Today I play a clip from Elsie Escobar who (along with Jessice Kupferman) produce the She Podcasts podcast (she is also the co-host of The Feed). The clip is Elsie talking about how she discovered the "What I Wore When" Glamore podcast through word of mouth (the co-host of the Feed Rob Walch's wife liked the show), and when she found it - she downloaded all the episodes.
Michael from the Recovered Podcast talks about how his podcast is helping people get off drugs. For more information go to www.recoveredcast.com
I am working on an episode that will have clips of people who have been on radio, and I'm still working on it. When I interviewed Jeff Brown from podcasteracademy.com and the Lead to Read Podcast (readtoleadpodcast.com) he just kept bring gold and I just couldn't wait to share it. We talk about
This was the first year that the Podcast Awards were owned by the New Media Expo. I am the Director of Podcasting for the New Media Expo and (much like a new podcaster) we found ourselves saying, "This takes longer than we thought." It took so much time that we were copying and pasting stats into PowerPoint Presentations right before we went live (crunching and assembling the numbers took longer than expected).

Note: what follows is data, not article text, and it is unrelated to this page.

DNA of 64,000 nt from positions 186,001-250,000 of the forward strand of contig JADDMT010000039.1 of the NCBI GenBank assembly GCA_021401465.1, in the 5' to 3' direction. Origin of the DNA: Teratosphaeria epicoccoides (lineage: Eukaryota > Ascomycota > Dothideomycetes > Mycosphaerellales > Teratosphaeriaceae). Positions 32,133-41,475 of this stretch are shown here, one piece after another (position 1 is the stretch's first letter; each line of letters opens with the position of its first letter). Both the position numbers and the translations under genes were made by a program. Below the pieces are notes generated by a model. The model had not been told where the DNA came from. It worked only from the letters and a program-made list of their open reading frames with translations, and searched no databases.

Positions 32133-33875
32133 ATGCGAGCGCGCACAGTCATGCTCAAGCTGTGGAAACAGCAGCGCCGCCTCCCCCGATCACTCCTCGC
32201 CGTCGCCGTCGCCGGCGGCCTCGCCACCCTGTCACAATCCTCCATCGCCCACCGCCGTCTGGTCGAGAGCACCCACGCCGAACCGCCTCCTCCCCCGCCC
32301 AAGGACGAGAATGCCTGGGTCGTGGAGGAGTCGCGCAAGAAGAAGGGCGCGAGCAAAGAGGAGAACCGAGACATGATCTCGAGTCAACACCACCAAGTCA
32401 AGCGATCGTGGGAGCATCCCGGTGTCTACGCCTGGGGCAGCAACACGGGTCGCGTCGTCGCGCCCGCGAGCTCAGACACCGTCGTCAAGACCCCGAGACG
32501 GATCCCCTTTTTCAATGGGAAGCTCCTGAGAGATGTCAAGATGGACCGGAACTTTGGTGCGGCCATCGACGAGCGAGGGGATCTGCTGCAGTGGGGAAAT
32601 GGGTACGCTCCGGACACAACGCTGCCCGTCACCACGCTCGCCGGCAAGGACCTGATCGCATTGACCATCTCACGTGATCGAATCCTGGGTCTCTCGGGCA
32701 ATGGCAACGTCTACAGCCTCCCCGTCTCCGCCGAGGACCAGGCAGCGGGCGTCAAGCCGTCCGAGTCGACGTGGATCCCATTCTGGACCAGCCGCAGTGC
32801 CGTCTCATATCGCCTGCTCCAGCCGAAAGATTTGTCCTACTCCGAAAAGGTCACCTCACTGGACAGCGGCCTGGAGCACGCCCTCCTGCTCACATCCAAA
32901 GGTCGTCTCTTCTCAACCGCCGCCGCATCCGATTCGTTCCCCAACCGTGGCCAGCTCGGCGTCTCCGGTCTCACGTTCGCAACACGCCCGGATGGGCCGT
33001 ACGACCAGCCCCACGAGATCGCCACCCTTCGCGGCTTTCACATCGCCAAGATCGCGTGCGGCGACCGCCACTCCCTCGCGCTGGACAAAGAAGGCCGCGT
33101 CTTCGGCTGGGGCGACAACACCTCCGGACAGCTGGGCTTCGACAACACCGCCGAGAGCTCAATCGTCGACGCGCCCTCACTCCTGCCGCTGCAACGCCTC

So there I was rolling out the finalists, and when I went to a slide the information wasn't there. I had checked and re-checked my slides. I mean, I TEACH POWERPOINT AS PART OF MY DAY GIG! On another slide I had pasted the wrong information. As the old saying goes...
Haste makes waste.
This was live in front of about 150 people.
Egg meet face.
As I write this, that was about 2.5 hours ago and you know what?
I will live to see another day.
I/We learned a valuable lesson (after all they're not mistakes - they are learning opportunities!).
So if you are worried about starting a podcast and you're afraid you'll look stupid, keep this in mind:
1. When you first start out you don't have a very big audience (so nobody will really know).
2. You can cross that mistake off the bucket list and get back to making even better content.
3. You will live. Very few people actually die from embarrassment.